Alcohol overdose, also referred to as alcohol poisoning, occurs from excessive drinking within a short time. According to the National Institute on Alcohol Abuse and Alcoholism, “Alcohol poisoning occurs when there is so much alcohol in the bloodstream that areas of the brain controlling basic life-support functions—such as breathing, heart rate, and temperature control—begin to shut down.”
A person who drinks too much and passes out increases his or her risk of asphyxiation from vomiting. Alcohol affects the nerves that control breathing and the gag reflex and excessive alcohol stops these functions. Any alcohol consumed before passing out continues to circulate in the bloodstream.
The Mayo Clinic states, “You can consume a fatal dose before you pass out. Even when you’re unconscious or you’ve stopped drinking, alcohol continues to be released from your stomach and intestines into your bloodstream, and the level of alcohol in your body continues to rise.“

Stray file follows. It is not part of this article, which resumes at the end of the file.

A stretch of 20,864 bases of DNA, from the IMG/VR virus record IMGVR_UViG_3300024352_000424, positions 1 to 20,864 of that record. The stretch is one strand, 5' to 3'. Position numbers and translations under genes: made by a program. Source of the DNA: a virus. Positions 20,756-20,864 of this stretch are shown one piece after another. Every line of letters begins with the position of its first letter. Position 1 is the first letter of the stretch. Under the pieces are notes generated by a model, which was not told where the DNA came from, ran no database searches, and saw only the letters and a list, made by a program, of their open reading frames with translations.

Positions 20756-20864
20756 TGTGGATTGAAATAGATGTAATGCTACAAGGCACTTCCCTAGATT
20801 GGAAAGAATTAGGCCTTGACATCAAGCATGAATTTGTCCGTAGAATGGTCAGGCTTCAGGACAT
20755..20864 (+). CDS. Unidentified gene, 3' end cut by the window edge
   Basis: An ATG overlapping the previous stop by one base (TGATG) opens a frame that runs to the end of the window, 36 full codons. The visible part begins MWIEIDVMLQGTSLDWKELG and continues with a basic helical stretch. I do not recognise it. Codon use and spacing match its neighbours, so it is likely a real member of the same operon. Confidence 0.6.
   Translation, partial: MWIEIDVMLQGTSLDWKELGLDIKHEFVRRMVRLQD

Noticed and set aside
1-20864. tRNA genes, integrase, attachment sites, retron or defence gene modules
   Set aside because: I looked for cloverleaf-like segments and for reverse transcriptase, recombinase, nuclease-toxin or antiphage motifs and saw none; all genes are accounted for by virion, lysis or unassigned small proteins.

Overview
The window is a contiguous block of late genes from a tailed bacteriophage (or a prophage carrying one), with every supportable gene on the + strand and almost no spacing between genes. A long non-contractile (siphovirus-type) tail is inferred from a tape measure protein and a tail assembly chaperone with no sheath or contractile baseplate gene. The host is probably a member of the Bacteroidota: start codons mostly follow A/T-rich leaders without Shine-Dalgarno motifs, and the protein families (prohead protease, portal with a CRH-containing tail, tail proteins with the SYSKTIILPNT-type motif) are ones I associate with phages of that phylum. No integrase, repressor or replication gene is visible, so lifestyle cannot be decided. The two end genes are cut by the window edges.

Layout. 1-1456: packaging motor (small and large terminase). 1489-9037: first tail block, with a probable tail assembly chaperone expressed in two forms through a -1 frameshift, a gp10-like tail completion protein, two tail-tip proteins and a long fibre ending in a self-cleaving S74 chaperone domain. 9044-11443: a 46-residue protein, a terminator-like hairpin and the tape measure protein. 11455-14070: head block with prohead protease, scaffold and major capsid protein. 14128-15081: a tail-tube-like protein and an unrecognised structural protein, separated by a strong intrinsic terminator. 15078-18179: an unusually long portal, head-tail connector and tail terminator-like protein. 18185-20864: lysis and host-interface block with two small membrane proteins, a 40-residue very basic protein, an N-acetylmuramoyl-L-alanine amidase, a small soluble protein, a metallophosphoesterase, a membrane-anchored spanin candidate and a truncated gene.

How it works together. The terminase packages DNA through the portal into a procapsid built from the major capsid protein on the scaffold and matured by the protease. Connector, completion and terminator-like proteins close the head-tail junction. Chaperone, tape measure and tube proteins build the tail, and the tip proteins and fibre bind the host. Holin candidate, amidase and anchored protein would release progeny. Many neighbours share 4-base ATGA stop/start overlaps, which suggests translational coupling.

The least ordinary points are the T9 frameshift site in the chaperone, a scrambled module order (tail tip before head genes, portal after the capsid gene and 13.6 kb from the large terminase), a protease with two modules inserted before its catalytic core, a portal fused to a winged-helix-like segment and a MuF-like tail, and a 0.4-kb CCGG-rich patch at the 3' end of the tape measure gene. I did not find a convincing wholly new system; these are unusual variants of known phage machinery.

Some signs of alcohol overdose are slowed breathing, seizures, confusion, vomiting, and low body temperature. An alcohol overdose can lead to permanent brain damage. Binge drinking, which is popular among college students, can be fatal, even without the person losing consciousness. Those at risk of alcohol overdose are people who struggle with alcoholism, college students, and those who take medication.
Consuming alcohol and taking opioids or sedatives increase the risk of an overdose or serious health complication. Drinking alcohol while taking over the counter medicine can also be dangerous. Pain relievers and alcohol are a very toxic combination. Both are dangerous alone, but alcohol and opioids suppress areas in the brain that control breathing and could result in asphyxiation. When the brain stops receiving oxygen, the person is at high risk of irreversible brain damage.
Alcohol poisoning is life threatening and requires urgent medical treatment. If your friend or loved one is drinking too much and exhibiting the signs of alcohol overdose, do not be afraid to seek help. He or she might be angry with you, but ultimately you can save a life.
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